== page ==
Reflections on RAUNCON

For those of the geeky persuasion, no, it's not a gaming con you've never heard of.  Rather it's an annual event hosted by the Darien Library for the past few years called "Reader's Advisory Un-Conference," and I finally had an opportunity to attend.

The format is a number of short sessions where we trade ideas and concepts regarding topics within RA.  I made it to Outreach & Embedded RA, Social Media & RA, and RA on Library Websites.  I look forward to the notes from the sessions I couldn't attend, particularly How to Recommend Books You Haven't Read (among other things, I read very little from the mystery genre) and Displays & Merchandising.  I think the latter one had a wacky idea involving a "book fortune teller" using an Arduino, a simple program, a spread sheet, and a receipt printer.

A few things that really stood out to me were some awesome suggestions to make more of social media platforms beyond "come to our program!" and "see our new releases!"  Some of them do take more effort than others, but we also want our posts to be more than something a viewer scrolls past.  There are widgets and features on websites I really want to integrate into ours at work (the current or the eventual new one), and thankfully librarians are the type to put their custom code on GitHub.  And I really miss my book display space.  I've been promised that I'll get something back, but I'm guessing that's waiting on a few other things to go forward, so nothing's gone up since my Blind Date with a Book display in Feb.

Helen Ellis is hysterical, and everyone should read her book American Housewife (and her twitter).  I was delighted to come away with one of her books (thanks to sitting next to the empty chair with a ticket taped to it), and I gleefully agree with her statement that one's "SPF is reading."  Our mutual "oh god, my eyes" paleness led her to autograph her book "From one porcelain goddess to another."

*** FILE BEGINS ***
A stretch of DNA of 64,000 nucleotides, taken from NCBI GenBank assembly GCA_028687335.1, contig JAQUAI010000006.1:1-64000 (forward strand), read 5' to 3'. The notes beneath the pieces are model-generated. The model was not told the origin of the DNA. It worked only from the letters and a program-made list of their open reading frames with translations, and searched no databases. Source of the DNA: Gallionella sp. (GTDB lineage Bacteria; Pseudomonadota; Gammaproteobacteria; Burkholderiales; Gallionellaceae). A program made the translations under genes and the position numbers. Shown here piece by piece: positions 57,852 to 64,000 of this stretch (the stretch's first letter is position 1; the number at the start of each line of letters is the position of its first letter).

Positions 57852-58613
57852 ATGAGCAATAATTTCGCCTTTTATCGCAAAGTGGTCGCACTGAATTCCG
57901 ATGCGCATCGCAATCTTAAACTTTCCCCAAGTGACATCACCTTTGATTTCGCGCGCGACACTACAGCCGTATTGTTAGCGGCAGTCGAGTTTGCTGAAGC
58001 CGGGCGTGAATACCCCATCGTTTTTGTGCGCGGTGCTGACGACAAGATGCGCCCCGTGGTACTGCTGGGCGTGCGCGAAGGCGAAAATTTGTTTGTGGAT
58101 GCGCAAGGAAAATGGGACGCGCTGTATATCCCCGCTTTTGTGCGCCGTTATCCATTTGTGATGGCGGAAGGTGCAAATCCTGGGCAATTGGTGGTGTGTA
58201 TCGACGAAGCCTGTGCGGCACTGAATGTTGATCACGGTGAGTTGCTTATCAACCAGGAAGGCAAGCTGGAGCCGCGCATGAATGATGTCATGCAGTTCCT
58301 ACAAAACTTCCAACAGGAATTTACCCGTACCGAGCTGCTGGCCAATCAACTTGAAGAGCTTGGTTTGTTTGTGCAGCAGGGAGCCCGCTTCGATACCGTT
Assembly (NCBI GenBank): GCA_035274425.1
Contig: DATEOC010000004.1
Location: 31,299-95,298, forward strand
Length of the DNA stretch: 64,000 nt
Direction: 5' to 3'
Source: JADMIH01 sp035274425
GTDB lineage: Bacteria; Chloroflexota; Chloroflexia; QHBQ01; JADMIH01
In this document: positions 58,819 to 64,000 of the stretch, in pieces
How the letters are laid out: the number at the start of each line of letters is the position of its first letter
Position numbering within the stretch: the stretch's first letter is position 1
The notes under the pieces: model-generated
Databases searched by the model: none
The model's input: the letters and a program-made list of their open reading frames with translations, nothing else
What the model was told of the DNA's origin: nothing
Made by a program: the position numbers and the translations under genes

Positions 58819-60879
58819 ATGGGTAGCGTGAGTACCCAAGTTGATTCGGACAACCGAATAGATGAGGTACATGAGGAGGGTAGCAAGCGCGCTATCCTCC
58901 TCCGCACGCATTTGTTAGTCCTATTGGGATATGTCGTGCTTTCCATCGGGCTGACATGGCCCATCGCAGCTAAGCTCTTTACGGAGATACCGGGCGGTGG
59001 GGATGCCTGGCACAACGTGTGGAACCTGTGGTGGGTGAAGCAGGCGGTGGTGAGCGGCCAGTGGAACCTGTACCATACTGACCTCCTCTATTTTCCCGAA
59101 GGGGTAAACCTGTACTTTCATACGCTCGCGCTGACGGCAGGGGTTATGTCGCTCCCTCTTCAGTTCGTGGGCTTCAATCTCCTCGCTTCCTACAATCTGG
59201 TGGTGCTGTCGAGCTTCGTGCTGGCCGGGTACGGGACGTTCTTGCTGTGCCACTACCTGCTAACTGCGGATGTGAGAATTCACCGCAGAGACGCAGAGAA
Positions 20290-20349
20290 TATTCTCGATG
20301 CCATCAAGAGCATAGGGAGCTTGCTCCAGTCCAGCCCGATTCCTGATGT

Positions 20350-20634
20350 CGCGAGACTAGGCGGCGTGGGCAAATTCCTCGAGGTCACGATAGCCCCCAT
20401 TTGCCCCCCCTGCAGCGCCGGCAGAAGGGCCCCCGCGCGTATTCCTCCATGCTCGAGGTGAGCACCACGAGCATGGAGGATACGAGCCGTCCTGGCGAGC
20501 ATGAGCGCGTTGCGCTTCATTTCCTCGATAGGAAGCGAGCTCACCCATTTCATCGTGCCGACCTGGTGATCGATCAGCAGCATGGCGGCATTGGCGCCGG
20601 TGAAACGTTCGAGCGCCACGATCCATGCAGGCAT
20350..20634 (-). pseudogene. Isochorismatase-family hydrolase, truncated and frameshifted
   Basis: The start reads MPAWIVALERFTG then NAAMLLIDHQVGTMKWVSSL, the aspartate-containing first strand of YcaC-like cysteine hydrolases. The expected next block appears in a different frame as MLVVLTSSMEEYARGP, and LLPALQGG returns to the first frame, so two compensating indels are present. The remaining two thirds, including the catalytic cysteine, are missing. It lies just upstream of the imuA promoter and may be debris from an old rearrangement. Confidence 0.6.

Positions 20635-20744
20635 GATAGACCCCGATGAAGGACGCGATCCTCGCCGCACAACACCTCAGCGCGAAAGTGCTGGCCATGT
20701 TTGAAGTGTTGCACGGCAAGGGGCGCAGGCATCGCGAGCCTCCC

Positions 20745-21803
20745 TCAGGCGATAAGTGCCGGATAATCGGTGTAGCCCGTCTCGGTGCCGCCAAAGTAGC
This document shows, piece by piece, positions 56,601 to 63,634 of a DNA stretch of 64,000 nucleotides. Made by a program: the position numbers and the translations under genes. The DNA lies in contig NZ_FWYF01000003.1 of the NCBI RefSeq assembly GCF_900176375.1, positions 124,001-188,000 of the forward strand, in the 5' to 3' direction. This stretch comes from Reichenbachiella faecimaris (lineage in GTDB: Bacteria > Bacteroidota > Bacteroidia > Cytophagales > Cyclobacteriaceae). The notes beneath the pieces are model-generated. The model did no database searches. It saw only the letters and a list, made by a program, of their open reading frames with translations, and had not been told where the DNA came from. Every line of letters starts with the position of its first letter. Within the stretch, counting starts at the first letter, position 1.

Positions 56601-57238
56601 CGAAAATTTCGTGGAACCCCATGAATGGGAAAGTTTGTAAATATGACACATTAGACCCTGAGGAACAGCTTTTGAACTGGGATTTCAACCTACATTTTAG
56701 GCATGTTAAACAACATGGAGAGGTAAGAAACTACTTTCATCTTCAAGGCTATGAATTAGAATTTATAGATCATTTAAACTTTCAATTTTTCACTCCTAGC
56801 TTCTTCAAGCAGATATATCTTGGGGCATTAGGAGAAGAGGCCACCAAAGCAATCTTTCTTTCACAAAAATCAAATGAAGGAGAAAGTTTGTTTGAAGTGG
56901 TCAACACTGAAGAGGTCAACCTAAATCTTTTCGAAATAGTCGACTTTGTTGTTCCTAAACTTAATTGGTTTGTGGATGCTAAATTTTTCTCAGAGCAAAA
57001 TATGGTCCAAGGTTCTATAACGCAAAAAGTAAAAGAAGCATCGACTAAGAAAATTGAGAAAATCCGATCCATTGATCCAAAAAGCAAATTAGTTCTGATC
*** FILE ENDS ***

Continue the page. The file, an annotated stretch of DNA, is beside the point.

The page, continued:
One of the funny parts of the conference was the ironic biting of the tongue every time someone mentioned a book... because I almost always wanted to come back with a reading suggestion for them.  Since we were there to talk about how to better provide RA, not court it among ourselves.  My efforts were not completely successful, but I restrained myself to only a handful of suggestions (that folks who like American Housewife may also like Jenny Lawson, and that the author of a booklist on Scientology may want to read A Queer and Pleasant Danger).

I also got to meet some really need people (note: thank god for friendly people more extroverted than I).  Attendees came from quite a wide radius, all throughout MA, CT, NY, and NJ.  Possibly some from RI, but if so that didn't come up in the sessions I took part in.

I spent a fantastic lunch break geekily chatting about books with a wonderful woman from Library Journal (per usual, I try to avoid mentioning names without explicit permission).  Topics went all over the place includingthe amazingness that is Shadowshaper and Daniel Jose Older (both of us cannot wait for the continuation of that series), concepts and treatment of death from cultures besides 'white American' in novels, issues with reclaiming (and how to handle it when it's very unsuccessful and insulting...), and more.  Short version: two women who are passionate about books got to geek out.  It made for an awesome lunch break during a great event.

Meanwhile, I'm off to a brief return to regular life (work) before gallivanting off again, this time to attend an opening art show party at the Worcester Art Museum called Meow.


Popular posts from this blog

Fun with legacy barcode scanners and PS/2 to USB adapters

iTunes on Public Computers

[Book Review] The Girl in the Green Silk Gown